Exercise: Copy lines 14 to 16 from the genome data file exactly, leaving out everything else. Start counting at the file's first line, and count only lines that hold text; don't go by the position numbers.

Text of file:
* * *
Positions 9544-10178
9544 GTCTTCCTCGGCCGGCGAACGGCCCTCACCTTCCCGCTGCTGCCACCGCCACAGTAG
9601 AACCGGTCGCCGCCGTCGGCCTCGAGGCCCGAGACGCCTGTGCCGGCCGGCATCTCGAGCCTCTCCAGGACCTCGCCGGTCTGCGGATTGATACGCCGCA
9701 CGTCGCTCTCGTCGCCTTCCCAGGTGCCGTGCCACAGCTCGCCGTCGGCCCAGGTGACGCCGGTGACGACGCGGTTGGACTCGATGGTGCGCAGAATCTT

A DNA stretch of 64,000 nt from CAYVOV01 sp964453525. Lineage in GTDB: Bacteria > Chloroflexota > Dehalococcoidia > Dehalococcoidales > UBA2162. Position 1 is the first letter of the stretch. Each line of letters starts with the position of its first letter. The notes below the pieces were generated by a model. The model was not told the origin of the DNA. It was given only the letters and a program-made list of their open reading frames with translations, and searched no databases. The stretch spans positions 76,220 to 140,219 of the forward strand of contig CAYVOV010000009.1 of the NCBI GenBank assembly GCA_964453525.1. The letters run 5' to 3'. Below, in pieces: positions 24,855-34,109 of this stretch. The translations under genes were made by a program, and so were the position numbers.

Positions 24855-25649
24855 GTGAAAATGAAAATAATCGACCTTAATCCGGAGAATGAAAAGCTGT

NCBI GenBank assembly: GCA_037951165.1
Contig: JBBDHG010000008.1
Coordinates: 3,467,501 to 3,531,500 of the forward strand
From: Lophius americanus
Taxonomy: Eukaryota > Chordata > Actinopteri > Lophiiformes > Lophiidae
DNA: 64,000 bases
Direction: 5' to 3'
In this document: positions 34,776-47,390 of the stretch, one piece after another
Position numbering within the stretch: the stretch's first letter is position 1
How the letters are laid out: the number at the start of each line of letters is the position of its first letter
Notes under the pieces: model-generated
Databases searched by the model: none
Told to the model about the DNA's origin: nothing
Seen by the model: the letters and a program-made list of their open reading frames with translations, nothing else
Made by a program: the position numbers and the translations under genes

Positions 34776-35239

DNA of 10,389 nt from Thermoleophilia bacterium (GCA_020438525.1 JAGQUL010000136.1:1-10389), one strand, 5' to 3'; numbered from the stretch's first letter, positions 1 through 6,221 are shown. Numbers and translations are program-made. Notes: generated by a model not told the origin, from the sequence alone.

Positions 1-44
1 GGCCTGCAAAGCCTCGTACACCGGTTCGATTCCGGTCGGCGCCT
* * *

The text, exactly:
Direction: 5' to 3'
In this document: positions 34,776-47,390 of the stretch, one piece after another
Position numbering within the stretch: the stretch's first letter is position 1